32. Frequency Deviation the peak difference between the instantaneous frequency of the modulated wave and the carrier frequency. 33. Injection Ratio the ratio of the frequency swing of the FM carrier by a subchannel signal to the frequency swing defined as 100% modulation, expressed in percentage. The total injection of more than one subchannel signal is the arithmetic sum of each subchannel. 34. Crosstalk an undesired signal occurring in one channel caused by an electrical signal in another channel. 35. Linear Crosstalk a form of crosstalk in which the undesired signal(s) is created by phase or gain inequalities in another channel or channels. Such crosstalk may be due to causes external to the stereophonic generator; consequently it is sometimes referred to as system crosstalk. 36. Nonlinear Crosstalk a form of crosstalk in which the undesired signal(s) is created by harmonic distortion or intermodulation of electrical signal(s) in another channel or channels. Such crosstalk may be due to distribution within the stereophonic generator or FM transmitter; consequently it is sometimes referred to as transmitter crosstalk. 37. SCA acronym for Subsidiary Communications Authorization. 38. Index of Cooperation as applied to facsimile broadcasting, is the product of the number of lines per inch, the available length in inches, and the reciprocal of the line-use ratio. 39. Line-use Ratio as applied to facsimile broadcasting is the ratio of the available line to the total length of scanning line. 40. Available Line means the portion of the total length of scanning line that can be used specifically for picture signals. 41. Rectilinear Scanning the process of scanning an area in a predetermined sequence of narrow straight parallel strips. 42. Optical Density the logarithm (to the base 10) of the ratio of incident to transmitted or reflected light. 43. Experimental Period the period between 12 midnight to 5:00 a.m. local standard time (1600 2100 GMT). This period may be used for experimental purposes in testing and maintaining apparatus by the licensee of any FM broadcast station on its assigned frequency and not in excess of its authorized power, provided no interference is caused to other

stations maintaining a regular schedule within such period.

operating

44. Operating Power the product of the plate voltage (Ep) and the plate current (Ip) of the last radio stage and efficiency factor, F, expressed: Operating Power = EP x Ip x F. This is the indirect method of determining the operating power of each FM station for the purpose of specifying the operating power range of FM transmitters. The factor F shall be established by the transmitter manufacturer for each type of transmitter and shall be specified in the instruction book(s) supplied to each customer with each transmitter. 45. Last Radio Stage the oscillator or radiofrequency power amplifier stage which supplies power to the antenna. 46. Qualified Technician a person who is a holder of any class of Radio Telephone Operators License or its equivalent except those mentioned in Section 7.4 as issued by the existing regulatory body. Classes of FM Broadcast Stations 1. Class A shall have an authorized transmitter power not exceeding 25 kW and an effective radiated power (ERP) not exceeding 125 kW and limited in antenna height of 2,000 feet above average terrain. The minimum transmitter power shall be 10 kW. Class A stations shall only be allowed in Metro Manila and Metro Cebu. 2. Class B shall have an authorized transmitter power not exceeding 10 kW and an effective radiated power not exceeding 30 kW, and limited in antenna height of 500 feet above average terrain. The minimum transmitter power shall be 1 kW. 3. Class C non-commercial, community station having an authorized radiated power not exceeding 1 kW (ERP). 4. Class D shall have an authorized transmitter power not exceeding 10 watts. Educational stations shall be allowed to operate with Class D transmitter power. All classes of FM stations shall be protected to the 1mV/m contour or 60 dBu contour.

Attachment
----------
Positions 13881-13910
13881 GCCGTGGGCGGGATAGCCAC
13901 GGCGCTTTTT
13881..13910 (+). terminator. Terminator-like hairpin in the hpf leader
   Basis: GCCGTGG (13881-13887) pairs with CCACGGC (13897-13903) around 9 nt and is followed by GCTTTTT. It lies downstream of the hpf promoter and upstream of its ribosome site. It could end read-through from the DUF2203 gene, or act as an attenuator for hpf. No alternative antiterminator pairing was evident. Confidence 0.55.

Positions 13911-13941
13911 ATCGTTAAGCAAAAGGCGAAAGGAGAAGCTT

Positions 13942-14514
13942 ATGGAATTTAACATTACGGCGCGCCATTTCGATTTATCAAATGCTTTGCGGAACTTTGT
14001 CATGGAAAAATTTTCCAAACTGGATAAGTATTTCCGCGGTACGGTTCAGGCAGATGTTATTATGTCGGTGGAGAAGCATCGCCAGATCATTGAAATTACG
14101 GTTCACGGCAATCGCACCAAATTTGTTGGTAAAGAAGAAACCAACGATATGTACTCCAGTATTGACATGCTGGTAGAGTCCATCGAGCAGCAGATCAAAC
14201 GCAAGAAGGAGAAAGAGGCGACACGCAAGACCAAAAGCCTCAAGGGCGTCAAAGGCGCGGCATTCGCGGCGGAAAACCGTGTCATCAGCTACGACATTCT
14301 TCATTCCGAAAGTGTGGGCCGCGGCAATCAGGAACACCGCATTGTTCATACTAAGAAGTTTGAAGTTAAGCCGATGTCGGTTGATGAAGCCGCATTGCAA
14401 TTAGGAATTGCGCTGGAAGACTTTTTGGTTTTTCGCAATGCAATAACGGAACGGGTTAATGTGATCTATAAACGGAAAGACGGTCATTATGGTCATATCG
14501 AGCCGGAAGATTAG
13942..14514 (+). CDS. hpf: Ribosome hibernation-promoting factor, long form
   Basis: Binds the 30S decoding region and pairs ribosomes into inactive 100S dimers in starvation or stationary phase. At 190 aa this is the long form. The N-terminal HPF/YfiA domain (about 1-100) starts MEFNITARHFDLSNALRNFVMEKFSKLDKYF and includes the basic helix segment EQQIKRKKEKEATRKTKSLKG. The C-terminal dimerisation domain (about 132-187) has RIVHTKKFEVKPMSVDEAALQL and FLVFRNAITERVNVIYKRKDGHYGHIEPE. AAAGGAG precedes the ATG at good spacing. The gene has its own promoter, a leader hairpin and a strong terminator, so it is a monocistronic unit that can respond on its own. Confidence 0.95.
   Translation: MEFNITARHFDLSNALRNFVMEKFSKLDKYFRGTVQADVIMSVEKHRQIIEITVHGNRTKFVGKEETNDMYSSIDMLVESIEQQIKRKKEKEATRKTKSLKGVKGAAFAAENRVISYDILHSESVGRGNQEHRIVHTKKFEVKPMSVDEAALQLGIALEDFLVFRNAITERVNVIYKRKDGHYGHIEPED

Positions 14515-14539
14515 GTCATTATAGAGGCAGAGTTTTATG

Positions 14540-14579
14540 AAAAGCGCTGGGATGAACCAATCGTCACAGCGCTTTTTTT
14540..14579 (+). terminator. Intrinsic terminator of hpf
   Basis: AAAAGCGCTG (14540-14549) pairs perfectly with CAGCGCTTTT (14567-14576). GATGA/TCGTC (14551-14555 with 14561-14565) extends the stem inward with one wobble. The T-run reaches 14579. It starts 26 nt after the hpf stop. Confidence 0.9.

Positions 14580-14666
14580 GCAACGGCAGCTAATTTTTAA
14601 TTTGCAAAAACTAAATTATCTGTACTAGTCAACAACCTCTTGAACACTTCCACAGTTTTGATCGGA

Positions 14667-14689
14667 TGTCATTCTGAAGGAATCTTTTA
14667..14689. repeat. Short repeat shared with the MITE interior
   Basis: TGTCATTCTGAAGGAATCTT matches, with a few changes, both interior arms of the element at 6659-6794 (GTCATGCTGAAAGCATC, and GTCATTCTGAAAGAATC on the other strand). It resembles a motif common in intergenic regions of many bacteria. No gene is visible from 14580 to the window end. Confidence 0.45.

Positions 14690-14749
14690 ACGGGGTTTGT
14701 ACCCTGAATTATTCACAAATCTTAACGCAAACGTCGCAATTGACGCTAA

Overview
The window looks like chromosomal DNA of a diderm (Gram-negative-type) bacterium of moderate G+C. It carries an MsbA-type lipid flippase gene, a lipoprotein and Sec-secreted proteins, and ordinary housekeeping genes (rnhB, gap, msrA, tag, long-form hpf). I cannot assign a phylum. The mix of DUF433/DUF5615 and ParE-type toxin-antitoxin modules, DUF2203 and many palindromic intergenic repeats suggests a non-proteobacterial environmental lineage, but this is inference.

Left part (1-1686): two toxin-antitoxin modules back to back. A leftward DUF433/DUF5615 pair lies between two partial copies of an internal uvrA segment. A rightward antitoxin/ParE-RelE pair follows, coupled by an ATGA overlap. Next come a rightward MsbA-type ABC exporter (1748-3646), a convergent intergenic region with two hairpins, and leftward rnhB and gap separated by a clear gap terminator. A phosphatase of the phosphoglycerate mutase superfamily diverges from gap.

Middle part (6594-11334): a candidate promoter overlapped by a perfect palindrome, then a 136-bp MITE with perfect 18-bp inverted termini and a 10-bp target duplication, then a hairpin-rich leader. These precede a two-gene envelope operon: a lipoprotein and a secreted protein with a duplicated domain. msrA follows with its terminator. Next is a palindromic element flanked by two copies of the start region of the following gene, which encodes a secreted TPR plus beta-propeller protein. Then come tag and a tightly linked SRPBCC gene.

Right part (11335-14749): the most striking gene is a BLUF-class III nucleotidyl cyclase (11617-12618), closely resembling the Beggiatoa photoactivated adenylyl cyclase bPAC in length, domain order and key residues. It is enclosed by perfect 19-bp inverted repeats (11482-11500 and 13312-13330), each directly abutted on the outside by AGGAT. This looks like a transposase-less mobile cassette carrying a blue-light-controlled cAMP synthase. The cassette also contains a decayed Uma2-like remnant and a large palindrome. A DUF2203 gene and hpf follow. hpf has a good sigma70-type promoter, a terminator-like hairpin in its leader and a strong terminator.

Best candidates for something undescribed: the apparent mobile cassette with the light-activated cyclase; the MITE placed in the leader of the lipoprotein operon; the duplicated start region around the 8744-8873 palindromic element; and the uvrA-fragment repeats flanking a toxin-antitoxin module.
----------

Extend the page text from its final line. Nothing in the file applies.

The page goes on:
Radio-Frequency Protection Ratios The following radio frequency protection ratios provide for the minimum physical separation between stations and protection of stations from interference. RADIO-FREQUENCY PROTECTION RATIOS (dB) (based on the horizontal component of radiation) Frequency Spacing (kHz) 0 200 400 RF Signal Ratio 60 dBu : 15 dBu 60 dBu : 53 dBu 60 dBu: 80 dBu

Intermediate frequency amplifiers of most FM broadcast receivers are designed to operate on 10.7 MHz. For this reason the assignment of two stations in the same area one with a frequency of 10.6 or 10.8 MHz removed from that of the other, should be avoided if possible. FM Broadcast Stations, shall not be authorized to operate in the same city or in nearby cities with a frequency separation of less than 800 kHz. The nature and extent of the protection from interference accorded the FM broadcast stations is limited solely to that which results from the application of the radio frequency protection ratio. A commercial broadcast entity may establish only one primary FM radio station within the geographical boundaries of any province. Technical Requirements 1. Safety Requirements Conformity with Electrical Wiring Rules all equipment using electrical power shall conform with the provisions of the Philippine Electrical Code and the Philippines Electronics Code so as to ensure the safety of property, equipment, personnel and the public in general. All component parts shall be in accordance with generally accepted standards or those of the International Standards.